I love reading reviews. I love reading what other people have to say about films I’ve watched or comic books I’ve read. What I hate is when negativity seeps in, and when it actively seeks to prevent me from legitimately enjoying something that I once did. I appreciate your opinion, and I generally want to hear about it, but I also want you to give it to me straight, free of your spite and vitriol.

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Guilt in The Congo and the Koprulu Sector

Fairly spoilery.
                                                                                                                                                                      

No matter the medium, there have always been dominant themes in literature. Whether it be the theme of adulthood in About a Boy or the exploration of childhood in Calvin and Hobbes, writers have long voiced their opinions in their work, stating their viewpoints on universal experience. This can clearly be seen in the real time strategy game StarCraft II: Wings of Liberty and the novel The Poisonwood Bible. Though [literally] worlds apart in format and subject matter,  the two are bound together beneath the overarching theme of guilt.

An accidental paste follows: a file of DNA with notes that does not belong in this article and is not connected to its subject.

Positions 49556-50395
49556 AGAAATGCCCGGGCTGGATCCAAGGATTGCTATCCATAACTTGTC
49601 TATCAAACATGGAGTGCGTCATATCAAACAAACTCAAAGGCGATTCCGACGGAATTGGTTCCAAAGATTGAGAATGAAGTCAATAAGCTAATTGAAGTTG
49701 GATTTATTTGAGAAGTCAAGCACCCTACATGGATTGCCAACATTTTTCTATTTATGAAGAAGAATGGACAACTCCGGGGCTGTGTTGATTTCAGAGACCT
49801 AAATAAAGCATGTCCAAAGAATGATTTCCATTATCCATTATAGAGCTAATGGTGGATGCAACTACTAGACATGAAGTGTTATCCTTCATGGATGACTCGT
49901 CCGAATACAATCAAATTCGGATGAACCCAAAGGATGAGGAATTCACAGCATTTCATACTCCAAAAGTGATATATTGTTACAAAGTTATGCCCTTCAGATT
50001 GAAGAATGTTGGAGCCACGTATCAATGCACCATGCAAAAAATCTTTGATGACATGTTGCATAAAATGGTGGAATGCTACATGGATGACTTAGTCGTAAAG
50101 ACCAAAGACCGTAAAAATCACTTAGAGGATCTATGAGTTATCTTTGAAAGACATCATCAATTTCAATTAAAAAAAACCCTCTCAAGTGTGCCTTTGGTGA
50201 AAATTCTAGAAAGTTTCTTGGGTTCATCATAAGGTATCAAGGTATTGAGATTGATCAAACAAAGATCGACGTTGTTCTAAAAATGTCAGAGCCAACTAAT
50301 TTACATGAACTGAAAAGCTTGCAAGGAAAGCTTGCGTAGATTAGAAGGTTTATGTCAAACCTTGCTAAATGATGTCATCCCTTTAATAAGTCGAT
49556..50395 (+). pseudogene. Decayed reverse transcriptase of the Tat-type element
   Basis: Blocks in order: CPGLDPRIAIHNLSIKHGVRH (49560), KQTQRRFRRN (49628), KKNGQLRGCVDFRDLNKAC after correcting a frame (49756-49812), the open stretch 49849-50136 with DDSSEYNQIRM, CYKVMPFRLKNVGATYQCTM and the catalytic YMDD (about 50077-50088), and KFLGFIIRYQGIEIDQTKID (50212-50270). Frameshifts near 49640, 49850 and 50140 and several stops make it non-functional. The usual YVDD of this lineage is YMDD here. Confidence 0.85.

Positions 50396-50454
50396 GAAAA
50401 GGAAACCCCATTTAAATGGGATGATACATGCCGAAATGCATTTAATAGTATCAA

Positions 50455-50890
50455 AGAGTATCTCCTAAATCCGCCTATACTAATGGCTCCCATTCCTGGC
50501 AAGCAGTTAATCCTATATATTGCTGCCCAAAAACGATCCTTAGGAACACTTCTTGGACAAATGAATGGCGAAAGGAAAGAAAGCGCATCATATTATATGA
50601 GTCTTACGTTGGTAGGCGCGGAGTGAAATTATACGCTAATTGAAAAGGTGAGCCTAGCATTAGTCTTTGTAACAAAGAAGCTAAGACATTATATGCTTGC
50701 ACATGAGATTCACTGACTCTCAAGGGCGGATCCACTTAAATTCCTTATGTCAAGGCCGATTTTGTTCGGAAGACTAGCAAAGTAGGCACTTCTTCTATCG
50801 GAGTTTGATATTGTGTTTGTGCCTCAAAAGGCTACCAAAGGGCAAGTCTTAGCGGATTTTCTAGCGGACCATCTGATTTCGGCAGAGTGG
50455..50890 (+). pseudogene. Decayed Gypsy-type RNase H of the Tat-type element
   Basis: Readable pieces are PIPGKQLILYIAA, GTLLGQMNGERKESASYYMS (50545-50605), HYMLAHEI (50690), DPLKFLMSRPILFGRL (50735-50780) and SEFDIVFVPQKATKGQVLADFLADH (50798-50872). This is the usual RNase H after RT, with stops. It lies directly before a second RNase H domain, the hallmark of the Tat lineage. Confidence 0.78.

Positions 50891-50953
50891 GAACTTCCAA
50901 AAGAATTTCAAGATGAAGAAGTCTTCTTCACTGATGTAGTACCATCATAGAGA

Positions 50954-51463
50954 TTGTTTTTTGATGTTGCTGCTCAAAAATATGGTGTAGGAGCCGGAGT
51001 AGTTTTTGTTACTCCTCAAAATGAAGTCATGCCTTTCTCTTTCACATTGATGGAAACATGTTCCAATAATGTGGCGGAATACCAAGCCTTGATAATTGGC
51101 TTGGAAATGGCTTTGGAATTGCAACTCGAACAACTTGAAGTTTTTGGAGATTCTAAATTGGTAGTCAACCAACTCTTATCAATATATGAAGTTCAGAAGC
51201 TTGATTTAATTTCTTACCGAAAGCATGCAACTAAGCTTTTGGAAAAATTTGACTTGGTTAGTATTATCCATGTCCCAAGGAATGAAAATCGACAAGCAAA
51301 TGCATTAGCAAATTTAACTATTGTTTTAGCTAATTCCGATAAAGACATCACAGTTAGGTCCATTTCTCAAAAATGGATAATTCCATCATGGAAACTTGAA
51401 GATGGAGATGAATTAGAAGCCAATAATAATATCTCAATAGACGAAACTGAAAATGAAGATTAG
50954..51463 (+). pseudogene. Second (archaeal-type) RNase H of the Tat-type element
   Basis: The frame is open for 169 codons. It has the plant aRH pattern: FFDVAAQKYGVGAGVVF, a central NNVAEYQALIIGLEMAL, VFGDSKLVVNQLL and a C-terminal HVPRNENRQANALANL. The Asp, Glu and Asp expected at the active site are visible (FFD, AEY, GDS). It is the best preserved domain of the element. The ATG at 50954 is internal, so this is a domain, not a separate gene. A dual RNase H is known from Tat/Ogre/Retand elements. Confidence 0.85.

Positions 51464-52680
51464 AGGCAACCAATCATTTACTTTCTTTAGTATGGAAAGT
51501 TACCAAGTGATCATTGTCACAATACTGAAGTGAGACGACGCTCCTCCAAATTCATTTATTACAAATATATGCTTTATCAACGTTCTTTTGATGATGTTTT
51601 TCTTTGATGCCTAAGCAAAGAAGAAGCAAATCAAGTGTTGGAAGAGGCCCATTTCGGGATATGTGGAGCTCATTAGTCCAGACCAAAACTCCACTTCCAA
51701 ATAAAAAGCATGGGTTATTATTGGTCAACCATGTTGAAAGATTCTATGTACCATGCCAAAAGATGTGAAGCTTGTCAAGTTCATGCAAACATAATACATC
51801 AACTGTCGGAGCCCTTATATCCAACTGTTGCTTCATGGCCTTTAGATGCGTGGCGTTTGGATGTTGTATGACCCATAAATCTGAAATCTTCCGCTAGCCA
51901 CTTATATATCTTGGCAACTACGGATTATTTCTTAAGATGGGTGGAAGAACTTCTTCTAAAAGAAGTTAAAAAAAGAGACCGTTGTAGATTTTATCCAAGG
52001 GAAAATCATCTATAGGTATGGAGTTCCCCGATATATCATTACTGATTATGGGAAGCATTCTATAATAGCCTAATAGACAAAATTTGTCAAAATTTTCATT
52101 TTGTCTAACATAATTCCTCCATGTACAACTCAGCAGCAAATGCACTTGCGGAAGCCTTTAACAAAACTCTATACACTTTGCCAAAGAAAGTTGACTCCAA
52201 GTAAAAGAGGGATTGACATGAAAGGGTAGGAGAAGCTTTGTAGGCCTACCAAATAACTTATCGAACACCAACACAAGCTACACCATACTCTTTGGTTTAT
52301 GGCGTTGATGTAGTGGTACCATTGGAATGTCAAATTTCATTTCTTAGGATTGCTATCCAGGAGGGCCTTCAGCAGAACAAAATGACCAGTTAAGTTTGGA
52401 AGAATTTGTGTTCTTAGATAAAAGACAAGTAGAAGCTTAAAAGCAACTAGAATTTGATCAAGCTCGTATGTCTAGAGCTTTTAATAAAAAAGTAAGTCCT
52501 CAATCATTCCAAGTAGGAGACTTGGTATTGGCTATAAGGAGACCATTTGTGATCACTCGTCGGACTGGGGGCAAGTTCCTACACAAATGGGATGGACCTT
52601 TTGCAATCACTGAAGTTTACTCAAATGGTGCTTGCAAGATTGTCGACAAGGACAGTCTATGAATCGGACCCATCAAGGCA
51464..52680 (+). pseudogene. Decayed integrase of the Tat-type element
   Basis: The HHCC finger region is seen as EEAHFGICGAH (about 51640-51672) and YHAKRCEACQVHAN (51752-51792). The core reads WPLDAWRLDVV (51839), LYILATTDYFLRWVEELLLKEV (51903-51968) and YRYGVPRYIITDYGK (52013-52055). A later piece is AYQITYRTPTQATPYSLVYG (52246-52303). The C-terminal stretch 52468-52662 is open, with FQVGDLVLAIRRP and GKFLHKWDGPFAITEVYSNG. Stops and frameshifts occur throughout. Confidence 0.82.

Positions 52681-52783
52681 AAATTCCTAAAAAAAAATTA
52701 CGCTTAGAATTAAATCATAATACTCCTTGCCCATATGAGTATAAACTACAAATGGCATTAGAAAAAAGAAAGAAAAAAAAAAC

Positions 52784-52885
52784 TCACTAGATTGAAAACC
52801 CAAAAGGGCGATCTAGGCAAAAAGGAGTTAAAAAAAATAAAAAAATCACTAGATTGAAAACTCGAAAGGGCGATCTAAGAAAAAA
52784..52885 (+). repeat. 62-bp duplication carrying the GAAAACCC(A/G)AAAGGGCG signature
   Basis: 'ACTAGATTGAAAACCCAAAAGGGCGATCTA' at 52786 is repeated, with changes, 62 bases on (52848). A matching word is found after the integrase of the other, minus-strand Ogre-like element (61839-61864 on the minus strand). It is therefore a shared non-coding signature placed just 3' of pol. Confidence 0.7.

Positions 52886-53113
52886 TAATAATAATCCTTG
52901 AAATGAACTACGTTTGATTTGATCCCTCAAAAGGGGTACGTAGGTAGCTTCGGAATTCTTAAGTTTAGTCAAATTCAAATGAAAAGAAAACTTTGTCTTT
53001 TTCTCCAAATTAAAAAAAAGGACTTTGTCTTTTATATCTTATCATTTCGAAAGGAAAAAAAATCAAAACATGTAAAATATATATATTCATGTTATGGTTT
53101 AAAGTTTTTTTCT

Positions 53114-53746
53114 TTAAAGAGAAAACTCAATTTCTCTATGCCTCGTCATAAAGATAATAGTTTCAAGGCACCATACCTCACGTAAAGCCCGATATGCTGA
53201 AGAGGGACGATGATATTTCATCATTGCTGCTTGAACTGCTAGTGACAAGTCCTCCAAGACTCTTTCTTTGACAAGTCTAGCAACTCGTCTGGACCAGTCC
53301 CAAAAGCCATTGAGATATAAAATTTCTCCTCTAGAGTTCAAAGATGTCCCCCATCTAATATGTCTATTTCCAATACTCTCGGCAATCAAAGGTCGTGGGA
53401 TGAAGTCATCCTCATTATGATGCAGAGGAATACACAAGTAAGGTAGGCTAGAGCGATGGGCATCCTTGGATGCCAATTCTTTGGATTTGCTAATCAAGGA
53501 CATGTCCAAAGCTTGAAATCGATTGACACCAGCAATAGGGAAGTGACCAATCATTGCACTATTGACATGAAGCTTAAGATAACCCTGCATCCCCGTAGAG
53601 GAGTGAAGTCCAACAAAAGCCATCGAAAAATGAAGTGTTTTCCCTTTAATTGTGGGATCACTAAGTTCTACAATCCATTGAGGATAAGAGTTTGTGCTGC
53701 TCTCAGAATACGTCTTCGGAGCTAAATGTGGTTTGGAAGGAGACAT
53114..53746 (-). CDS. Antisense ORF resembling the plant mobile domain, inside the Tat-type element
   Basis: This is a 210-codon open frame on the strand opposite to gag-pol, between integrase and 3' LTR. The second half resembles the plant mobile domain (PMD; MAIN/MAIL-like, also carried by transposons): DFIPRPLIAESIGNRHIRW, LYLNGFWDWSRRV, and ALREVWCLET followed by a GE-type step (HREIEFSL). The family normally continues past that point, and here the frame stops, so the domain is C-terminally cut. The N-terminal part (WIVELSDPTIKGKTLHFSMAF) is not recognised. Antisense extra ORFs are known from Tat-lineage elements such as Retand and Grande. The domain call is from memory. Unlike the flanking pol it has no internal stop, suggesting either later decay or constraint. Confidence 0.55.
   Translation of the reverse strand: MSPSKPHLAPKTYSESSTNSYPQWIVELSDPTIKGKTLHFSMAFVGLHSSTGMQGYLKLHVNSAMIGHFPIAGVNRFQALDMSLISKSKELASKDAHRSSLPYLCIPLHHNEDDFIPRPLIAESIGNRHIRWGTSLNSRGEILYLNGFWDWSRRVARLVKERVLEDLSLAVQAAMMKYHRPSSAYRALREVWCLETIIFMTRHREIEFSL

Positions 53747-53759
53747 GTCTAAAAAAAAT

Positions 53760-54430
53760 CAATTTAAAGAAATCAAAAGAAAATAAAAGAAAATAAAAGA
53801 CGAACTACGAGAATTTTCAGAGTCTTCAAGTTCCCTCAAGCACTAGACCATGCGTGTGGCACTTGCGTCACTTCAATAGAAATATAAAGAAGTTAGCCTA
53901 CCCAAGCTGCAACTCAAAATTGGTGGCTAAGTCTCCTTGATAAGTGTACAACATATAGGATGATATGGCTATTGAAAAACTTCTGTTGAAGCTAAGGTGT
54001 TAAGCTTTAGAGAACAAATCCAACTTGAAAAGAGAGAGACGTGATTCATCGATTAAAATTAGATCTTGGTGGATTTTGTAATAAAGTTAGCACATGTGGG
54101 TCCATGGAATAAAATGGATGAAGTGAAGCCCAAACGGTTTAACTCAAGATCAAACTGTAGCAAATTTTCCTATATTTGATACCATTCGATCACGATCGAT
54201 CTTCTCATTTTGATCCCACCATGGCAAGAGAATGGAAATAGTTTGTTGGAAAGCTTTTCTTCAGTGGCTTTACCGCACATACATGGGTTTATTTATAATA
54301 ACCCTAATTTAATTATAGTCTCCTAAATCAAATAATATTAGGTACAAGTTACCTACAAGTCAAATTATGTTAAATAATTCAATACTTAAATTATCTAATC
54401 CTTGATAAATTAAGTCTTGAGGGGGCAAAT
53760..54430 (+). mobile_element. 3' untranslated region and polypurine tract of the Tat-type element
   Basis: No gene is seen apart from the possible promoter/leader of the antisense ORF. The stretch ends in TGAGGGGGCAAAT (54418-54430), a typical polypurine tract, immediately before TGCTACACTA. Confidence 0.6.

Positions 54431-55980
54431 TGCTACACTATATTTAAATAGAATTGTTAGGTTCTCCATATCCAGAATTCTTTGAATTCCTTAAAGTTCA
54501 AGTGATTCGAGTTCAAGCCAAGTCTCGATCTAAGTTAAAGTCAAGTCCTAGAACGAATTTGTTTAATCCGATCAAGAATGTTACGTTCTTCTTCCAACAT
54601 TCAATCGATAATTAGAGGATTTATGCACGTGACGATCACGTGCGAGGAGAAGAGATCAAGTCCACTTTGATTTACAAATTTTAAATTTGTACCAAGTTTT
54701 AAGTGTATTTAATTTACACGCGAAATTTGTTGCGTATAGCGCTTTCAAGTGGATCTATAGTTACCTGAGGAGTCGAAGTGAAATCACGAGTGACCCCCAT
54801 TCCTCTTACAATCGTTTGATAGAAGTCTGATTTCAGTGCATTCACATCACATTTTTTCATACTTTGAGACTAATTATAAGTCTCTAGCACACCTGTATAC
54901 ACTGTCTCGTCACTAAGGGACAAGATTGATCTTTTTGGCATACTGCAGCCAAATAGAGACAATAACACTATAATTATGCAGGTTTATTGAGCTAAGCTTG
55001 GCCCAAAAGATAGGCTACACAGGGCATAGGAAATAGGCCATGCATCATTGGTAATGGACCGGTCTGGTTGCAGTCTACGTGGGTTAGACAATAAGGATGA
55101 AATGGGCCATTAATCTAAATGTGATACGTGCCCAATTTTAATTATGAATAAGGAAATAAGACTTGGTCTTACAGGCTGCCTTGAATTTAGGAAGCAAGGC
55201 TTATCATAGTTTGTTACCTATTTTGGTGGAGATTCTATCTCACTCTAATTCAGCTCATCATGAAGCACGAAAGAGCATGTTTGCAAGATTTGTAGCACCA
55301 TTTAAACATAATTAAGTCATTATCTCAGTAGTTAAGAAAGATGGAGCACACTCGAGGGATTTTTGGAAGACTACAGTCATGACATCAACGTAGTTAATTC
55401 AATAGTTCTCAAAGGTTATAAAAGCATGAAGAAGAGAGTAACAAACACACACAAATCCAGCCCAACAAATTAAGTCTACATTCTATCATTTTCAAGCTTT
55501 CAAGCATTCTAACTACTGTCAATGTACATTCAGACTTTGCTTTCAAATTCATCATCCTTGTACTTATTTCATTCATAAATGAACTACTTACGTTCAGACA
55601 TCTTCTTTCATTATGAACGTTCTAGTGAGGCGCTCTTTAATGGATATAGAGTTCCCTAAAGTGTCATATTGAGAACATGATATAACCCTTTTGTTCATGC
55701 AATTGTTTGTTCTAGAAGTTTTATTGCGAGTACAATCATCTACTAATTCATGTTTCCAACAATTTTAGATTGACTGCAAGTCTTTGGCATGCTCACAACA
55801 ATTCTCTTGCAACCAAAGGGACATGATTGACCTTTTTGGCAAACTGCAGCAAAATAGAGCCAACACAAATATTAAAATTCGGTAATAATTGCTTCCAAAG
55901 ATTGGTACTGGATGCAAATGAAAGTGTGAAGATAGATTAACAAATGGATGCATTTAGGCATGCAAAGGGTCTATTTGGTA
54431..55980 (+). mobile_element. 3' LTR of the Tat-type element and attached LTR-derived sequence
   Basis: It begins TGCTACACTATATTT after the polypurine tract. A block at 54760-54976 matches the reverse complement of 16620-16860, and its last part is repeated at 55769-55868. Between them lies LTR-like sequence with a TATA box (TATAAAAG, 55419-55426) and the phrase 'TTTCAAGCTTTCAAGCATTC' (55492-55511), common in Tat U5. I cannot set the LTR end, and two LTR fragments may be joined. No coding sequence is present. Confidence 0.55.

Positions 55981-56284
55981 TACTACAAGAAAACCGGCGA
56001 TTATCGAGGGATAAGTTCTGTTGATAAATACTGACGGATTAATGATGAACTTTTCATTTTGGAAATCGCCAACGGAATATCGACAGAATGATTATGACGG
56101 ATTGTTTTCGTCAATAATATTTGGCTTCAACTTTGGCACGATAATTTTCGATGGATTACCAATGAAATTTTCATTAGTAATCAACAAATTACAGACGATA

Wings of Liberty‘s Jim Raynor is a man haunted by the ghosts of his past. The sector’s current tyrant, Emperor Mengsk, rules with an iron fist and sits proudly upon his throne due to the former-marshal’s aid in the first war. This despot betrayed Raynor’s love, Sarah Kerrigan, by ordering her to place a device on the capital planet which would lure in the voracious Zerg like moths to a flame, and then abandoning her to them. The Zerg would later transform Kerrigan into a creature known far and wide as the Queen of Blades, a malicious killing machine who would later terrorize the sector and kill Raynor’s closest Protoss ally and friend.

Four years later Raynor is taking steps to topple the government he helped establish. His band of rebels is working to right the wrong that is the Terran Dominion, but even in spite of this the loss of Kerrigan and his guilt over her abandonment remain. These feelings are exacerbated when his old friend Tychus Findlay walks back into his life. Years earlier Tychus took the blame for both of them and was incarcerated for nine years. His reappearance in Raynor’s life brings back countless memories of the good ol’ days, and Raynor is forced to constantly defend his friend against the suspicions and accusations of his crew.